Microsoft Sees Cloud Shift Accelerating, ‘Slowdown’ In On-Prem Licensing

The transition to cloud offerings is picking up speed amid the COVID-19 pandemic, Microsoft reported as part of its Q4 earnings release.


Demand for on-premises Microsoft products appears to be dropping even faster as the COVID-19 pandemic accelerates the shift to cloud-based versions.

As part of its financial report for the fourth quarter of its fiscal 2020, ended June 30, Microsoft on Wednesday reported major growth in cloud products, alongside a “slowdown in transactional licensing” in its Office, server and Windows product lines.

[Related: Satya Nadella’s 5 Biggest Statements At Microsoft Inspire 2020]

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In Office, revenue for Office Commercial products fell 34 percent during the quarter compared to the same period a year earlier. That drop reflected a “continued customer shift to cloud offerings from multi-year on-premises agreements,” along with “a slowdown in transactional licensing, primarily in small and medium businesses,” Microsoft said in its announcement of the Q4 financials.

Revenue for the cloud-based Office 365 Commercial offering, on the other hand, climbed 19 percent during the quarter, year-over-year.

Office 365 includes the Teams collaboration app, which has surged in usage amid the shift to remote work, CEO Satya Nadella said during Microsoft’s quarterly earnings call with analysts Wednesday.

While daily active users have grown significantly, Microsoft is also “seeing increased usage intensity across the platform as people communicate, collaborate and co-author content in Teams,” Nadella said.

For its fiscal fourth quarter overall, the Redmond, Wash.-based tech giant reported revenue of $38.03 billion--with sales rising 13 percent from $33.71 billion during the same period a year ago, and beating the Wall Street analyst consensus estimate of $36.5 billion.

The COVID-19 pandemic and shift to work-from-home is turning out to be “another catalyst driving Azure/Office 365 growth,” wrote Daniel Ives, managing director for equity research at Wedbush Securities, in a note to investors on Wednesday.

“For Redmond, this cloud shift and WFH dynamic looks here to stay and the company stands to be a major beneficiary of this trend on its flagship Azure/Office 365 franchise over the coming years,” Ives wrote. “Nadella & Co. continue to lead a transformational cloud story narrowing the gap vs. Bezos and AWS into 2021.”

Prior to the pandemic, “I don’t think digital tech, as being key to business resilience, was the No. 1 priority” for most companies, Nadella said. “Whereas now, it is.”

Still, Microsoft’s stock price fell as the company reported that growth in its Azure cloud platform was not as strong as it was in the prior quarter. Revenue for Azure still came in 47-percent higher for Microsoft’s fiscal Q4, year-over-year. But that’s compared to 59-percent Azure growth during the company’s fiscal third quarter.

Shares in Microsoft slipped 2.2 percent, to $207.09 a share, in after-hours trading Wednesday.

For the company’s intelligent cloud segment overall, quarterly revenue reached $13.37 billion, a 17.3-percent increase from the same period a year before.

Revenue from server products was “relatively unchanged” year-over-year, “with growth in hybrid and premium solutions, offset by a slowdown in transactional licensing,” Microsoft said.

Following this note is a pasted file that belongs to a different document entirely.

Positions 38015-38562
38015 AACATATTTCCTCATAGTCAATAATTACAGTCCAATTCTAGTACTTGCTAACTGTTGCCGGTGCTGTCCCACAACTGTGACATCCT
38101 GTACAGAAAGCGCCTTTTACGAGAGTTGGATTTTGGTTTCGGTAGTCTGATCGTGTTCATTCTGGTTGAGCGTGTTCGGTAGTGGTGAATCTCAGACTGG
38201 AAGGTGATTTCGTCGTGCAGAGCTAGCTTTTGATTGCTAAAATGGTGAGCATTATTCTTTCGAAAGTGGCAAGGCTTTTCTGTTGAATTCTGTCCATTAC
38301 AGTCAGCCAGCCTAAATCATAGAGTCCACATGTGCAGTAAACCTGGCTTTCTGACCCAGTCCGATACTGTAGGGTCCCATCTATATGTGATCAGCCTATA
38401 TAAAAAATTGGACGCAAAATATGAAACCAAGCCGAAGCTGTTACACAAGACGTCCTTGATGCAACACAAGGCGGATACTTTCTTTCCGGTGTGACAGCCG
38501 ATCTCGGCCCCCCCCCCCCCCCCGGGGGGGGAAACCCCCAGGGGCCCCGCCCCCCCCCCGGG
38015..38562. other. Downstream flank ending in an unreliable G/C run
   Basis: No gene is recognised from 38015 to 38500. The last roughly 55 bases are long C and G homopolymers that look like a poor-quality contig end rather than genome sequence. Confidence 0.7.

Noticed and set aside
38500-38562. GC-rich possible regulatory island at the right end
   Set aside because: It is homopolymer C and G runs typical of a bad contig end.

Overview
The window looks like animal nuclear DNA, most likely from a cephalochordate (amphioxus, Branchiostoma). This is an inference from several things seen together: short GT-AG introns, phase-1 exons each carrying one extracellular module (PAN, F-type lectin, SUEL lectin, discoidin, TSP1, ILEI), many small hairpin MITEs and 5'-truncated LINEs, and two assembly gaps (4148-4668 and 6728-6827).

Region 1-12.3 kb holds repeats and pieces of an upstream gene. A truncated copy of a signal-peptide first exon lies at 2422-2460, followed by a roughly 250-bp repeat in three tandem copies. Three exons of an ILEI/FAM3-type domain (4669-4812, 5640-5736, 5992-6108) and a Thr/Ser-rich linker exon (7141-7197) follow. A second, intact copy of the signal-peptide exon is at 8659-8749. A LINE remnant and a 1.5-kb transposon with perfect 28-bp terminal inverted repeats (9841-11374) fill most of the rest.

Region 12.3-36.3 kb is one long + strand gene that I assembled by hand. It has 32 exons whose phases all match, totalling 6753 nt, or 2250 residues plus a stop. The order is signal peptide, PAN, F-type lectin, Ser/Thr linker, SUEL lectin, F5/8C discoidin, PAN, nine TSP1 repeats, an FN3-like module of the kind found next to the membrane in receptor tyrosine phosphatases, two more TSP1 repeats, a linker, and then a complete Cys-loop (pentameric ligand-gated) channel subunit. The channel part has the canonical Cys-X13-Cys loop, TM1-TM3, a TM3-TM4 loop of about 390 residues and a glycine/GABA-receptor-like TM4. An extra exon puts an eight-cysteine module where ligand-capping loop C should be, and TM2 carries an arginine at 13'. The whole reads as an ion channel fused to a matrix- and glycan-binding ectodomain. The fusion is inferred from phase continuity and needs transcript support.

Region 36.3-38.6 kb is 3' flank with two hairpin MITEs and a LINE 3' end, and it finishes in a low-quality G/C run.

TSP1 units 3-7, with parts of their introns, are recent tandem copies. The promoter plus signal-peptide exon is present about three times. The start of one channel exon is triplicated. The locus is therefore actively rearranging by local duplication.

Microsoft’s productivity and business processes segment rose 6.3 percent to $11.75 billion, driven by the Office 365 growth as well as a 38-percent revenue boost for Dynamics 365.

The company’s personal computing segment was a bright spot for the quarter. The segment enjoyed “better than expected performance across all businesses, as we continued to benefit from work, learn and play from home scenarios,” CFO Amy Hood said.

Revenue in Microsoft’s personal computing segment jumped 14.4 percent to $12.91 billion, with strength in areas including sales of Surface devices (up 28 percent), Windows OEM revenue (7-percent increase) and Xbox content and services revenue (up 65 percent).

However, the transactional licensing slowdown also affected the Windows Commercial products business during the quarter, Microsoft noted.

In terms of Microsoft’s outlook for transactional licensing, Hood said that the reduced demand for on-prem Office products is expected to continue for its fiscal first quarter.

“Growth will be impacted by a decline of approximately 30 percent in our on-premises business, driven by the transactional weakness in small and medium businesses noted earlier,” Hood said.

For Microsoft’s fiscal Q4, net income fell to $11.2 billion, or $1.46 per diluted share, from $13.19 billion, or $1.71 per diluted share, during the same period a year earlier. The company noted that it’s receiving a charge of $450 million in connection with the closing of its physical stores, which was announced in late June.

For Microsoft’s fiscal 2020 on the whole, revenue grew 14 percent to $143.01 billion, while net income climbed 13 percent to reach $44.28 billion.

The quarterly earnings release came on the same day that Nadella addressed channel partners during Microsoft’s Inspire 2020 global partner conference--where he credited partners for playing a central role in driving the company’s growth.

“For Microsoft to do well, you all as partners have to do well. That’s ingrained in our business model,” Nadella said in remarks during the online-only Inspire conference. “That’s why I always talk about us being a partner-led company.”